If you’ve spent any time exploring foreign destinations, you know that traveling is the only thing that you can buy that makes you richer. But as exciting and adventurous travel can be, it can be unpredictable at times. The interesting thing about traveling, no matter how frequently you do it, there are always elements you can’t control; flight delays and overbooked flights, shitty weather, exchange rate spikes, lost (expensive) luggage, foreign viruses, hotels misplacing your reservation – the list can just go on and on. But for those who have wanderlust in their veins, the potential risks are all worth it. There are a few things we can control though! I am prepping for my next adventure to Paris and thought I would share some of my most useful travel hacks with helpful tips from some of my favourite savvy travellers.
How to Avoid Jet Lag At Any Cost 101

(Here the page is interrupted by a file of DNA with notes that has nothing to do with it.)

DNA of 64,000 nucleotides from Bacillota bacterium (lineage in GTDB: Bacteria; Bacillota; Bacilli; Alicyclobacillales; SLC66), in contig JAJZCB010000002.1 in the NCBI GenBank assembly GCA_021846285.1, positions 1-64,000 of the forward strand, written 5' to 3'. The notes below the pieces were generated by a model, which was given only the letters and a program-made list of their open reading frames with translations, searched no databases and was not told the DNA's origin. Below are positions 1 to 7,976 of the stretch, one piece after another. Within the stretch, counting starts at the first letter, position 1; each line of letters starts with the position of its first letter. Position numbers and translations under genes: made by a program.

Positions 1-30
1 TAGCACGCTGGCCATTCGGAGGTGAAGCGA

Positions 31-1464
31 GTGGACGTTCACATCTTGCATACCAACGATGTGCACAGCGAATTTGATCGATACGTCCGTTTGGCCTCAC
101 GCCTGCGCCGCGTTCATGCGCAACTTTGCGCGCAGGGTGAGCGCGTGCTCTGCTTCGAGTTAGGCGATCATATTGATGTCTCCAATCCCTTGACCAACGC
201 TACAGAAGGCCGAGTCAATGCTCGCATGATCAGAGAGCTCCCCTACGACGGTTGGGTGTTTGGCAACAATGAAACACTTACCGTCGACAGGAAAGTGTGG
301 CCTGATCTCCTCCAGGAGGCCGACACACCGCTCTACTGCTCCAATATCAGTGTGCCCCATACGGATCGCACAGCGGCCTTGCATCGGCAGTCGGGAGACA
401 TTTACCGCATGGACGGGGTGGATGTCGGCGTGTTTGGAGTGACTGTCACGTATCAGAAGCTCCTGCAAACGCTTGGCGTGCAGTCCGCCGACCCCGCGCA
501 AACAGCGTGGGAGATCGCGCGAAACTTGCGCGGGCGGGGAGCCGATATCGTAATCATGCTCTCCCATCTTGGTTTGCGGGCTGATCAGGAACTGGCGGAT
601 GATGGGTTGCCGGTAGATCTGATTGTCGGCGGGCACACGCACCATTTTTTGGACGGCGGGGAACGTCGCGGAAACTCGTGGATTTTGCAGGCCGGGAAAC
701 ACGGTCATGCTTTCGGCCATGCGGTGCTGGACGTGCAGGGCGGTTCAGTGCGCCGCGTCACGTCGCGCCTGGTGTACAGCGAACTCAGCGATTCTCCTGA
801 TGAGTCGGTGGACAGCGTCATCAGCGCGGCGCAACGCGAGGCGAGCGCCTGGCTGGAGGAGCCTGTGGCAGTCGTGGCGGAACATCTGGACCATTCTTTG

- Adjust your sleep before your departure. It’s natural to find it difficult to get on a different time zone when we travel, but shifting our bedtime a couple days in advance so it’s in line with your destination’s time zone works wonders – trust me. If falling asleep is a occasionally challenge even without throwing travel and time changes into the mix, then ZzzQuil may be your answer. Although ZzzQuil is created by the makers of Vicks NyQuil, it’s not for colds. It’s not for pain. It simply just for sleep. It contains diphenhydramine, a small compound used to relive occasional sleeplessness. When you can donate a full night to sleep and use as directed, it reduces the time it takes for you to fall asleep. It helps me get the rest I need while traveling so I can wake up feeling refreshed and ready to take on the day in a new city. Savvy Traveler Tip: Pack ZzzQuil in your carry-on with your other emergency travel kit items as a precautionary measure, in the event your luggage gets lost or misplaced.